Irish Pilgrimage: Holy wells and popular Catholic devotion. (Reviews).
Since the appearance in 1972 of Emmet Larkin's seminal article "The Devotional Revolution in Ireland, 1850-75," (1) Irish historians have gotten used to the idea that virtually universal compliance with canonical norms by Irish Catholics actually began in the nineteenth century. There is no longer any serious doubt that the extraordinarily high levels of religious practice which set Catholics in twentieth-century Ireland apart from their co-religionists in the rest of western Europe supplanted a pre-Famine regime in which many Catholics, especially in Gaelic-speaking areas of the north and west, seldom attended mass. Debate continues, however, on how to characterize and explain the change, and an important focus of that debate is the relationship between the tridentine official model of Catholic practice which was almost universally observed by Catholics by 1900 and the array of "superstitious" beliefs and practices which preceded it.
Into this somewhat desultory discussion among historians a sociologist has now tossed a bombshell. Michael Carroll argues that virtually all those who have discussed the devotional revolution have mistakenly supposed that the popular devotions which preceded it were a Celtic inheritance from pre-Christian Ireland. This unfounded assumption leads to a false juxtaposition between "traditional" peasant rituals and "official" religious prescriptions which the clerical and lay Catholic elites would have imposed between the Council of Trent and the end of the penal laws if they had been able to do so. Rather, Carroll posits an early seventeenth century "devotional revolution" in which Irish Catholics invented local devotions and syncretized them with just enough of the tridentine model to retain clerical sanction. Following Bossy, he argues that the resulting system suited the kin-based society of that period, and especially its elite, by ensuring that feuds between kin groups would not be disturbed by the inconven ient ritual requirement of a peaceable gathering for mass each Sunday.
This syncretic devotional regime was not seriously challenged within the Catholic community until an alternative social structure emerged in the eighteenth century. That structure, at least in the Catholic heartland around Dublin and the southern ports, was dominated by well-off commercial farmers and their clerical cousins. The sexual license and faction fights accompanying the festive "patterns" (patron saints' days) where the popular devotions also occurred were at variance with the interests of this new class in a stable social order and the integrity of their agricultural patrimony. It was this social change which led to the suppression of popular devotions and the triumph of canonical practice. The effects of this second devotional revolution were obscured by the presence of the enormous underclass of cottiers and laborers, who did not share the interests or the values of the strong farmers, until that underclass was eliminated by the Famine and its aftermath.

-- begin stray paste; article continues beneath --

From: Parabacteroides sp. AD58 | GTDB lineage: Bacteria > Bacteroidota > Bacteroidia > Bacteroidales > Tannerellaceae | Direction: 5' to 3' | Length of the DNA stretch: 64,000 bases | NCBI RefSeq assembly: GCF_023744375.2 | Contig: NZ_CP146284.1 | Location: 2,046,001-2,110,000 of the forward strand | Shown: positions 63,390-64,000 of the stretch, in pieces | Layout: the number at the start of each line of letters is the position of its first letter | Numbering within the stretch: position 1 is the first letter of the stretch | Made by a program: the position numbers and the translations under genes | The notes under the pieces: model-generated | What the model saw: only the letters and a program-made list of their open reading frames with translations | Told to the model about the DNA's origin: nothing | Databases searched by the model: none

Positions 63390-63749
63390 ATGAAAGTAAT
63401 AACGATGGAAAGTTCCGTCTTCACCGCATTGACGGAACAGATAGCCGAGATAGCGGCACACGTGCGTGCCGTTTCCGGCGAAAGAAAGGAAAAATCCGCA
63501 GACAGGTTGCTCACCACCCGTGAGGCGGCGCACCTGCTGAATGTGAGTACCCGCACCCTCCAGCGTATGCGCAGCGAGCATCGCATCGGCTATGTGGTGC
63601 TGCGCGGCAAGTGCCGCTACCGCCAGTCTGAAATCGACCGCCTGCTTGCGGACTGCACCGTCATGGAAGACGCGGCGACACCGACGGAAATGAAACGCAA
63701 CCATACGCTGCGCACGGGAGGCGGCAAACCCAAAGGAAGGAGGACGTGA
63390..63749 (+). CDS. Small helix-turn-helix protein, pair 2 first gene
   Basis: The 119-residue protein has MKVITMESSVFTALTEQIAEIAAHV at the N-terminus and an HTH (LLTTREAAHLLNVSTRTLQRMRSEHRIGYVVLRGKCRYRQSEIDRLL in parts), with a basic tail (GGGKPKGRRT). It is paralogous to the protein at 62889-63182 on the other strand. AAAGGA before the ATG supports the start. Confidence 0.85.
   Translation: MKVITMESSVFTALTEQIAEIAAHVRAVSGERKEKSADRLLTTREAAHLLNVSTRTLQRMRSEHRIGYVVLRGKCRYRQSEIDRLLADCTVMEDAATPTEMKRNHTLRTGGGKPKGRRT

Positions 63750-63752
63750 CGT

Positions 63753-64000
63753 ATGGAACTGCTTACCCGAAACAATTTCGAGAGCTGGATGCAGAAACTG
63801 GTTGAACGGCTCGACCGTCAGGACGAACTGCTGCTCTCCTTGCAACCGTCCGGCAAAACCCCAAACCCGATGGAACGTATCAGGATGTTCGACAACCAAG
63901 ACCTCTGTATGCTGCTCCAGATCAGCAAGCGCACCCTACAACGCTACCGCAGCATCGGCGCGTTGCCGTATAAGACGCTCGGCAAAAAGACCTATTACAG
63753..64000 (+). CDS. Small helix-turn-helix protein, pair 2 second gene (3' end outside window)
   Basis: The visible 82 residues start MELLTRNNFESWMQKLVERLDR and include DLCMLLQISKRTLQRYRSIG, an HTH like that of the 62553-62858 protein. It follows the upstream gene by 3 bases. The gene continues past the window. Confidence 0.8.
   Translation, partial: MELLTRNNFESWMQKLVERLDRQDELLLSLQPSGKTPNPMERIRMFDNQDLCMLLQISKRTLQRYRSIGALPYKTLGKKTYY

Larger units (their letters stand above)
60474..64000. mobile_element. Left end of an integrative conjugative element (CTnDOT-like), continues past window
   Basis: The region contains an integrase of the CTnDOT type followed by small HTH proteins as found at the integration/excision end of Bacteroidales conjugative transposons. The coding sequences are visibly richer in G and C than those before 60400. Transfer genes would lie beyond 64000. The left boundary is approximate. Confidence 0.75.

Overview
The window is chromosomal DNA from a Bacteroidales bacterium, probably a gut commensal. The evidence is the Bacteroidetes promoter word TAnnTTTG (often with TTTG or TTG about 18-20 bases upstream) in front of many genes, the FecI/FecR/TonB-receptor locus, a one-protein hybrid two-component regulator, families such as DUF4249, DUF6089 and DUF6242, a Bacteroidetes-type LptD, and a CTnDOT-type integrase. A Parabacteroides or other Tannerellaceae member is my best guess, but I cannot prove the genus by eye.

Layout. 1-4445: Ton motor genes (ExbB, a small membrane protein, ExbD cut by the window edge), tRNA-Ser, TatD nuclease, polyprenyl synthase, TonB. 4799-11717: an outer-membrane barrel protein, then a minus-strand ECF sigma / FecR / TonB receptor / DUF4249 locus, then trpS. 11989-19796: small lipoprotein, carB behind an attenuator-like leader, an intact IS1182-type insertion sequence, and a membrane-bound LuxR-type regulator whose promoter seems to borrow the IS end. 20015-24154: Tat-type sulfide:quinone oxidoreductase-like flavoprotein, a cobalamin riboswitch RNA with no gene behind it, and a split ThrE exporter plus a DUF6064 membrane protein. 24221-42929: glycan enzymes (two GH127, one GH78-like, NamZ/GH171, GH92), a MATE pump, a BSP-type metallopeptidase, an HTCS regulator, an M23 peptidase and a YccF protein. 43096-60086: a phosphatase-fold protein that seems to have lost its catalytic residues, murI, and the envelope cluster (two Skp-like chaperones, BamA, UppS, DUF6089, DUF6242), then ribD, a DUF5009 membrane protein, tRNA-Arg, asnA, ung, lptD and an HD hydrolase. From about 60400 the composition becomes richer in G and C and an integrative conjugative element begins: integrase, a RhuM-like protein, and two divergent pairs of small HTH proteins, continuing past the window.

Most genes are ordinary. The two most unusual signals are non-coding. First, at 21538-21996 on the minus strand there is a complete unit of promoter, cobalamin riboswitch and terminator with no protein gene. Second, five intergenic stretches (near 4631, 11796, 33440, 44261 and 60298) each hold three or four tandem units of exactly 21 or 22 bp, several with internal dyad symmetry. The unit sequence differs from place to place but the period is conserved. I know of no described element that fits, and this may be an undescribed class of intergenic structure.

Carroll's explanation of the "second" devotional revolution is plausible and consistent with recent empirical work by various scholars. His so-called "first" devotional revolution is more problematic. He writes (p. 104) of "the silence of the historical record" as "an intellectually liberating condition" which invites us to entertain alternatives to "the view that Irish popular Catholicism has its origins in far-off Celtic mists" so long as those alternatives accord with "the evidence that is available." The problem with this truism is that the evidence "available" to Carroll seems mostly limited to that presented in the secondary literature. Original research on early modern Ireland is both tedious and linguistically demanding, but its practitioners can be relied upon to tell us how consistent Carroll's hypothesis is with the evidence available to them.
Nevertheless, Carroll's argument is elegant, provocative, and well worth the attention of historians. After presenting his "Summary and Conclusion" at the end of the penultimate chapter, he adds another chapter entitled "The Psychology of Pre-Famine Catholicism" preceded by a warning that readers "for whom a good cigar is.... never anything more than a good cigar" may prefer not to read it--an admonition which no responsible reviewer could observe. The earlier argument focuses on one specific, and undoubtedly very important, form of popular devotion: the pilgrimage to a holy well which the pilgrim would circumambulate clockwise a specified number of times, often negotiating a rocky path on bare feet or knees. In the final chapter Carroll departs from his reliance on social structure to offer a Freudian explanation of these "rounding" rituals. It is an odd shift in the argument, which many readers, including this one, will find less convincing than the main lines of his theory.
(1.) American Historical Review 77 (3): 625-52.
|Printer friendly Cite/link Email Feedback|
|Author:||Miller, David W.|
|Publication:||Journal of Social History|
|Article Type:||Book Review|
|Date:||Dec 22, 2001|
|Previous Article:||Selling the True Time: Nineteenth-Century timekeeping in America. (Reviews).|
|Next Article:||Receiving Erin's Children: Philadelphia, Liverpool, and the Irish famine migration, 1845-1855. (Reviews).|